So how much time do you all set aside for practice? Do you practice everyday?
I used to practice a couple of hours every day. But, in the past couple of years life has gotten in the way. I think a lot of that has to do with me getting lazy with my time and discipline. So I am going back to the ways of discipline. I am going to practice for a minimum of one hour per day. I am going to resolve myself to learning (NAILING) one song per month for the next year.
Here's to trying and hopefully to succeeding....
Sounds like a good plan!
I try to practice for a couple of hours a day, but that includes guitar, piano, and keeping my writing chops together. Then again, it's part of my livelihood, so there's that.
I play a little everyday but my actual practice regime has gone out the window and it shows.
I'm going to need to come up with a new one methinks.
I try to stop doing anything that requires thought by 8:00.
I usually pick up a guitar then and am likely to play until about 9:30 when my 94 year old neighbor goes to bed.
These days I just play when I feel like it, sometimes it's every day for a week, sometimes I go a week without playing, just depends on how I'm feeling and how much spare time I have.
I did however find when I unplugged the TV antenna, I got a whole lot more practice done. At the end of the day, what would I prefer and what did I achieve more doing, watching that episode of NCIS, or playing guitar or reading a good book for a solid hour... Maybe I should do that again (at least until MotoGP starts up again!)
I play next to zero when I don't have a goal to meet. Since I'm in a new-ish band, we're doing 2-3 hour rehearsals once or twice a week. Otherwise currently, I'll spend an hour here and there to work on original parts that need more attention or to learn new covers. I guess I end up playing at least a little bit four or five days a week.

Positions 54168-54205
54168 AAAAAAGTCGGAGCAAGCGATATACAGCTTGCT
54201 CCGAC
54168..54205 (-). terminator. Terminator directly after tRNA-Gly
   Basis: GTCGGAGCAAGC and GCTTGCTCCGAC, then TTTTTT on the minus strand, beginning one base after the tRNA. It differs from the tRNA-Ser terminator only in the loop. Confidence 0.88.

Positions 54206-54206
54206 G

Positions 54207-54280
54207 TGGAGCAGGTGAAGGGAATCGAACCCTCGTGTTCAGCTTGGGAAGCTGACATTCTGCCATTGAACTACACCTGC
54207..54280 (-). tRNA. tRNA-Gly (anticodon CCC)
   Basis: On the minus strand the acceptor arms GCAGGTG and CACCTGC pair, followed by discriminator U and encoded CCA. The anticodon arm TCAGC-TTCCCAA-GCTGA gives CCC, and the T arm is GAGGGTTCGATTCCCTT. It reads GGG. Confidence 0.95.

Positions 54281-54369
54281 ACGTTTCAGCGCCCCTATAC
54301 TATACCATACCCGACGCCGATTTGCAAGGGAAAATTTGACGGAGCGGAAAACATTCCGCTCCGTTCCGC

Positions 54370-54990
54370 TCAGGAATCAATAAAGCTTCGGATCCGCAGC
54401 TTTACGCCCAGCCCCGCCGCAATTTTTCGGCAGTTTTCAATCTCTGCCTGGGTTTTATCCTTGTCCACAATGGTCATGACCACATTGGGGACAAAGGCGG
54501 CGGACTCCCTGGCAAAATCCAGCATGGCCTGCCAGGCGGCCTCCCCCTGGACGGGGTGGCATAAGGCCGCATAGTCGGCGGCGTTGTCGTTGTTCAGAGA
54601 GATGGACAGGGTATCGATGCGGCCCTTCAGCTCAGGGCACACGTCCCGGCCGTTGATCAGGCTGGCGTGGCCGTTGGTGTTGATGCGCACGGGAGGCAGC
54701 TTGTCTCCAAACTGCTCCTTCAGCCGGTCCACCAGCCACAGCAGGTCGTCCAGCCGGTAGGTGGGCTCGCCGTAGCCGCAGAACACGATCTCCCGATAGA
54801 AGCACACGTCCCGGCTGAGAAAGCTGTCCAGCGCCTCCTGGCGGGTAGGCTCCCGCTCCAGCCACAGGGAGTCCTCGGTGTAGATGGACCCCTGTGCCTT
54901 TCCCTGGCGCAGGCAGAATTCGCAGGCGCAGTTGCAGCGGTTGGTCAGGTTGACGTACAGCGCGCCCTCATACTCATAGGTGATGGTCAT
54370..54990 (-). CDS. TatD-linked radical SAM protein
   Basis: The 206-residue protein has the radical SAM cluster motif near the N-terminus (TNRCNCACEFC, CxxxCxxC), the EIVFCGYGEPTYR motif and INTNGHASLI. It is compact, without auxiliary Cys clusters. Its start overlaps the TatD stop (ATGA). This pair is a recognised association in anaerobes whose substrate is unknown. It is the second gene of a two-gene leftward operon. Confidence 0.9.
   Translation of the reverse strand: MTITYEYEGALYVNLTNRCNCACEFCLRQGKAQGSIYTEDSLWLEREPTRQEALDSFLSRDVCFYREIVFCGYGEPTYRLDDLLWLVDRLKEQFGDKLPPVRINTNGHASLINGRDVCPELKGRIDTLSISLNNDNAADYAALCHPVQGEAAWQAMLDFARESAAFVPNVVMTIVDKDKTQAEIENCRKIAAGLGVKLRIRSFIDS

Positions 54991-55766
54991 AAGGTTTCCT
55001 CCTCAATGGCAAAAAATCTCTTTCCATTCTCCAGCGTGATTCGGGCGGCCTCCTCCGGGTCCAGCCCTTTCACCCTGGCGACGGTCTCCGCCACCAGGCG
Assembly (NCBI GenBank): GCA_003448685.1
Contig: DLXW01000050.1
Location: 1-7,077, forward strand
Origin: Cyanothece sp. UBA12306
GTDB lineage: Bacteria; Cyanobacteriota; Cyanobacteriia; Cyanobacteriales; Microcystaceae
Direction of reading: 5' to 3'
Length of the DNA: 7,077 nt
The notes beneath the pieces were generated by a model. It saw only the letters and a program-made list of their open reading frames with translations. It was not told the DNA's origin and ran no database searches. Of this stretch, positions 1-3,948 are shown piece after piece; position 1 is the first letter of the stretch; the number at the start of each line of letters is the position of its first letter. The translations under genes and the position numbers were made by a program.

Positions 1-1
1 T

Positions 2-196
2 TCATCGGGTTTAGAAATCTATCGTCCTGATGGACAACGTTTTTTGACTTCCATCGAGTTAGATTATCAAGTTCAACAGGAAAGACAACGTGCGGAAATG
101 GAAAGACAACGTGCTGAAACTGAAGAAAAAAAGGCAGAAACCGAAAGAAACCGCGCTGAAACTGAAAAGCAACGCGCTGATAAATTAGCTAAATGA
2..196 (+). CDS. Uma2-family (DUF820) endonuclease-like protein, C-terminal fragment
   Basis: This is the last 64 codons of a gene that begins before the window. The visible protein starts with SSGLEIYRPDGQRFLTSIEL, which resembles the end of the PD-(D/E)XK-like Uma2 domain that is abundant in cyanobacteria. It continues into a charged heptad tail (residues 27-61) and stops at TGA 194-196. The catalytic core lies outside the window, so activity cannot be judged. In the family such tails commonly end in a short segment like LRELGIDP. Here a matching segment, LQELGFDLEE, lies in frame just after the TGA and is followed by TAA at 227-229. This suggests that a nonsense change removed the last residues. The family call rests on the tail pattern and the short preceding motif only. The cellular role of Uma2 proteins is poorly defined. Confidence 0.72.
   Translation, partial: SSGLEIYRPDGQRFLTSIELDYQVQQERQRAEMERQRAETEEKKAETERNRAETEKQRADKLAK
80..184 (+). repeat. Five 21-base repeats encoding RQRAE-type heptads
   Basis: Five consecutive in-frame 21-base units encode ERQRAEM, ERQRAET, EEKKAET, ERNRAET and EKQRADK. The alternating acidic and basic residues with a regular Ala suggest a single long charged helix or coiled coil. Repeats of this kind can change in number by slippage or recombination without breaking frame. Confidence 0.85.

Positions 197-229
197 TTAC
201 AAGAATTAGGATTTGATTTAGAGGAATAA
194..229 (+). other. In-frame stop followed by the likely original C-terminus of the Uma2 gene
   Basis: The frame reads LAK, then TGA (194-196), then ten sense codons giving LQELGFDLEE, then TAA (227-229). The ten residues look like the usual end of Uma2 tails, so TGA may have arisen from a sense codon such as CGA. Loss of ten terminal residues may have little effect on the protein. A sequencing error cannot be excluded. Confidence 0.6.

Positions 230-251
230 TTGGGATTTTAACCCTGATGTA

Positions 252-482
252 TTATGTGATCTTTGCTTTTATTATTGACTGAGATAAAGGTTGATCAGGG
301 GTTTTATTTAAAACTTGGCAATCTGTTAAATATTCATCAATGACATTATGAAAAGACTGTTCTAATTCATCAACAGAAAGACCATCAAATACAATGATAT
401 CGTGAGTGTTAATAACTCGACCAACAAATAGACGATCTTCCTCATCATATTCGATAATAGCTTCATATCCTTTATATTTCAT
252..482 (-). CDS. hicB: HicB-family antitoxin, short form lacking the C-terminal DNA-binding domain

I try and set time aside for fun. Sometimes it's guitar. Sometimes it isn't. I really should practice more.
If I think of it as practice, I'm much less interested - I'll play fairly often because it is like a meditation for me: time passes and I relax.
Originally Posted by jfb
4-6 hours a day until tendinitis hit. Now I am lucky if I do an hour with no pain. Physical therapy helps, though. I expect to be back in shape by the end of the year.
I used to practice almost every day. The last 5 has been not so good. My job is very demanding and I have a lot of side projects going mostly music related. For example, my tax guy asked if I could come to his church and troubleshoot their sound system. That will take several visits to analyze the problem, come up with a solution and implement. I love these challenges.
My stepson has taken the path of drugs, it has taken its toll on our family and is going to cost him dearly until he is ready for help. It has consumed us.
My son is 9 and I want to spend all my time with him. I want to make sure he follows a much better path. He brings me incredible amounts of joy and happiness.
so I have to admit that my practice schedule varies, when we have material to learn I practice three times a week if we dont then its hit and miss.
Same for me. Except it's not everyday. A time ot two a week.
Originally Posted by Mikegarveyblues
I get to play so little I would hardly call it practice. When I do get to play is just enough to keep what little facility I do have! :)
I use to hate practicing anything. I guess it comes from the days when I was forced to practice accordion for 2 hours a day. Now, I have a different attitude....it's fun to practice!